With one simple purchase, a Michigan mom learned how important it is to let kids truly be themselves.
On June 22, Erin Farias wrote on Facebook that her 3-year-old son, Hendrick, asked for glasses with purple frames when he outgrew his dark blue glasses. The mom of three from Grand Rapids, Michigan, wrote that she was nervous that other kids would make fun of him and bought green glasses for him instead.
"I didn't want him to be teased. And I kept pointing to the green ones asking, 'Don't you like the green ones?'" she wrote. "And here I was, the mom who passionately wants her sons to be who they are -- telling my son which glasses he should love."
When those glasses became scratched up, Farias decided to buy her son the purple frames. When he put them on, she realized how much having glasses in his favorite color meant to him.
"When his new purple glasses arrived and I presented them to my sweet boy ... he squealed with the purest joy," she wrote. "His smile radiated confidence."
Farias told The Huffington Post that Hendrick's twin brother, Andres, requested pink frames after seeing his sibling's glasses. Knowing Andres doesn't need glasses, his mom ordered just the frames for him. Andres also prefers using pink cups and plates and adores his Barbie who has a pink kayak. At first, Farias presented other options to her sons when they picked out toys. She now regrets ever trying to change her kids' minds.
"In the past, every time my boys have chosen the item more geared towards girls, I would present a similar item, 'Don't you like this one better?'" she told HuffPost. "And I now feel guilty that I used to do that -- that I would allow the gender stereotypes of society to pressure me into molding my boys to fit these narrow definitions, rather than allowing my boys to define themselves as who they wanted to be."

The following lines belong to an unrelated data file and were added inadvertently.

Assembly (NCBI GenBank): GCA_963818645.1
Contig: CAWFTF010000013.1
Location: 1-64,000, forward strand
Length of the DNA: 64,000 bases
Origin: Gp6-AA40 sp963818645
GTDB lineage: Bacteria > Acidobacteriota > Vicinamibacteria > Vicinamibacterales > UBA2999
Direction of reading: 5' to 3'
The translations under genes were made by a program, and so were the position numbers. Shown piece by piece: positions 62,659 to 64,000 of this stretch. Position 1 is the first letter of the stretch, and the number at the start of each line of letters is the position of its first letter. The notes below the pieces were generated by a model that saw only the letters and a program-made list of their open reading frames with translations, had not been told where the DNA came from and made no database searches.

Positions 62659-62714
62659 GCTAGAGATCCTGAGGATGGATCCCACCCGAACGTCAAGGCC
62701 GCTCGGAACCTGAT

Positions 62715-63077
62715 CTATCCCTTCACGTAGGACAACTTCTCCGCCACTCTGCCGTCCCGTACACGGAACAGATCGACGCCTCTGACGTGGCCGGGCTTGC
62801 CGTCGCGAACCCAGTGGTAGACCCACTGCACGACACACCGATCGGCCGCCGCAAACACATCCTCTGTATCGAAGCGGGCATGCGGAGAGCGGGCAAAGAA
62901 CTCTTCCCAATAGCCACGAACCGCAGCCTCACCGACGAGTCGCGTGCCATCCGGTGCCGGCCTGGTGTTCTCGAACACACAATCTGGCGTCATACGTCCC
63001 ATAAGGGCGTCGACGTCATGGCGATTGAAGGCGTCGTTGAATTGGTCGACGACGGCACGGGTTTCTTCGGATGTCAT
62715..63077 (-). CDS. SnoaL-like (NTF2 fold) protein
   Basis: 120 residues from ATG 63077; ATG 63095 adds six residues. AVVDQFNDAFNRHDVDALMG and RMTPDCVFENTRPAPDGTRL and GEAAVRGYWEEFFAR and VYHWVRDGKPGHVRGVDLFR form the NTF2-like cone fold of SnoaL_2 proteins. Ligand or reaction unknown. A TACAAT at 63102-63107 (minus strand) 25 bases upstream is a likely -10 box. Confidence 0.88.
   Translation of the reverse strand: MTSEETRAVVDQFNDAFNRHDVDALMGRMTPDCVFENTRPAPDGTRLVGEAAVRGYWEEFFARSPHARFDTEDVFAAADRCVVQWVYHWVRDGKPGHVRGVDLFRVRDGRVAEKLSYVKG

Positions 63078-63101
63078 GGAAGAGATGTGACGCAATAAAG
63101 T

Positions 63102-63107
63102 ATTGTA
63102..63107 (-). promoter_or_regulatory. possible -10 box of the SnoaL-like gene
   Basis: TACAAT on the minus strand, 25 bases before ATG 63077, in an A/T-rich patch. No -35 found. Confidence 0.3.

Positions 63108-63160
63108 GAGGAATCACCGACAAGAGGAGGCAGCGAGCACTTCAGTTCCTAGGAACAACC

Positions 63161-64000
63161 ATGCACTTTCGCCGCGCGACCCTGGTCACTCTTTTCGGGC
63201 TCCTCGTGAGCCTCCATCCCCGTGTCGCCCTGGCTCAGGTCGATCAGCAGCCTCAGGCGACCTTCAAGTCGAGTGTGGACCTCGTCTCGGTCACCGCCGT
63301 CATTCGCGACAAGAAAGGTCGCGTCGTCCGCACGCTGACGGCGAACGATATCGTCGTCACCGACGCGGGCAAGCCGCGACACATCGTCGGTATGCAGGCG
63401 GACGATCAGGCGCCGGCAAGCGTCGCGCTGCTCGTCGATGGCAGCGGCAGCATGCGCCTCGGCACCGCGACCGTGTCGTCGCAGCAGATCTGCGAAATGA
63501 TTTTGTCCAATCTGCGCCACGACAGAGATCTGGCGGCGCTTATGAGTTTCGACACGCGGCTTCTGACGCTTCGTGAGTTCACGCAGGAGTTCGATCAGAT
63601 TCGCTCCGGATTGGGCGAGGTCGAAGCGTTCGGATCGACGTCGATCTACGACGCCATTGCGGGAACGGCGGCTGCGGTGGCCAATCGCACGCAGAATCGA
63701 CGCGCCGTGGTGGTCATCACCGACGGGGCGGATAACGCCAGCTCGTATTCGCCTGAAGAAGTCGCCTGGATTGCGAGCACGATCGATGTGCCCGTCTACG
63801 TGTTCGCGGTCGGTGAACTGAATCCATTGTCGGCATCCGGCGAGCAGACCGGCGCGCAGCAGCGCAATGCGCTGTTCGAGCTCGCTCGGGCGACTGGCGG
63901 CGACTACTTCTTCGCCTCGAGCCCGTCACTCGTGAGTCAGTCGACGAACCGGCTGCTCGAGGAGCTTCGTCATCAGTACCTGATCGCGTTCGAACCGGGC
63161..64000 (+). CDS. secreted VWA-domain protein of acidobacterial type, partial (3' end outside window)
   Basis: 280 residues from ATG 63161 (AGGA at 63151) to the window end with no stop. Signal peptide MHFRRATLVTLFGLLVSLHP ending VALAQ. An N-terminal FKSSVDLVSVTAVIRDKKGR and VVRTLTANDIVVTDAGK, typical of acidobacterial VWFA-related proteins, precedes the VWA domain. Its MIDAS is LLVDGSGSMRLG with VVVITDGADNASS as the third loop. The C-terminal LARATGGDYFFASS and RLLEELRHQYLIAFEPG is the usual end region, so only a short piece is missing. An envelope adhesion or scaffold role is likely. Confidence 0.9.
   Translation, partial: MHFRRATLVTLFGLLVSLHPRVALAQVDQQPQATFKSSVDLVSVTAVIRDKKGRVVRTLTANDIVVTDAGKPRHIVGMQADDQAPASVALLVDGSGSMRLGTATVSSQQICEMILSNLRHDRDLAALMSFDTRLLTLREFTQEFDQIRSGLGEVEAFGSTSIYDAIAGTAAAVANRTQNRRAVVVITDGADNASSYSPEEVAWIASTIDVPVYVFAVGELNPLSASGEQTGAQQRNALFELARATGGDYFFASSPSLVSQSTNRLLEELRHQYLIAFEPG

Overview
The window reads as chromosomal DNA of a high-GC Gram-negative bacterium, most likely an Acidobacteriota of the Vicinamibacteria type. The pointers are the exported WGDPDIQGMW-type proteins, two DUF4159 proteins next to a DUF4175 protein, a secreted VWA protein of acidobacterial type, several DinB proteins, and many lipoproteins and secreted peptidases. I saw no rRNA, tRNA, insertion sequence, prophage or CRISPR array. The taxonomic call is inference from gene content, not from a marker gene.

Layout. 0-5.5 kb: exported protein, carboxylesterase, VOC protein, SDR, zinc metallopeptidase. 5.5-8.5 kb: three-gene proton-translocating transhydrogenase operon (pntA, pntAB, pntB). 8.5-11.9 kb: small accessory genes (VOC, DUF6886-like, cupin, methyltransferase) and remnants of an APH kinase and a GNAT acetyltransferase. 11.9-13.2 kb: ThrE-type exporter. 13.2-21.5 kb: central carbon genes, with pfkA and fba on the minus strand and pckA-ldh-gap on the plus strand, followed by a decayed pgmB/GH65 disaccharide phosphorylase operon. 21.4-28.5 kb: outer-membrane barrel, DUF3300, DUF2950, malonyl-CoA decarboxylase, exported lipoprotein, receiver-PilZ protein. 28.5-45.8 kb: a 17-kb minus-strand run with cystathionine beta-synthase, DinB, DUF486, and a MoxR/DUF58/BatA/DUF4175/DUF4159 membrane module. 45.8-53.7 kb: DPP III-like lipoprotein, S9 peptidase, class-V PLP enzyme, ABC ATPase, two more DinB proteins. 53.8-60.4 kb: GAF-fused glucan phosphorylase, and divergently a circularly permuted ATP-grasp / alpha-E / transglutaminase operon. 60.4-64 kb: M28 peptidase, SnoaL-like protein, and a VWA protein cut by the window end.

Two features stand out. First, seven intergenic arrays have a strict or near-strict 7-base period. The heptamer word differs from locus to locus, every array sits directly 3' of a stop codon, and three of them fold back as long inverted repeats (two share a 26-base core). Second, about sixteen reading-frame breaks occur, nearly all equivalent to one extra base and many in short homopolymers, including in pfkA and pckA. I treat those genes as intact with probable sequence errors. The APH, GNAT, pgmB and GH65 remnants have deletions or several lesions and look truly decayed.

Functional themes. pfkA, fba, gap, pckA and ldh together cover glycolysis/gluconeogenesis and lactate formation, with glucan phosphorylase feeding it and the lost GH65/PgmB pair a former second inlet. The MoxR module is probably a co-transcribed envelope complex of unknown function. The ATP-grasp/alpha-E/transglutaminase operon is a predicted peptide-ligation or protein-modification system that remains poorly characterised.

While potty training her sons, Farias decided to let her sons pick out the underwear they wanted as a reward. Hendrick wanted Queen Elsa from "Frozen" on his, and Andres wanted characters from "Minions" that happened to be pink. Even though the patterns didn't come in boys' options, Farias bought them anyway.
"My boys rock panties and that's just how it is," she told HuffPost. "But perhaps someone, someday, might make some underwear with Elsa on them or in pink that may be a little more comfortable for my boys."
Farias said she still worries about kids teasing her sons and has received criticism from adults who insist that she shouldn't allow her sons to play with toys or wear clothes traditionally labeled as "girly." She has also received praise though for letting her kids be exactly who they want to be. Farias wrote in her post that if more parents combatted gender stereotypes, colors would simply be colors for all kids to enjoy and wear.
"Perhaps if we all let our children choose to love what they love, pink or purple would just be other beautiful colors not associated with a gender."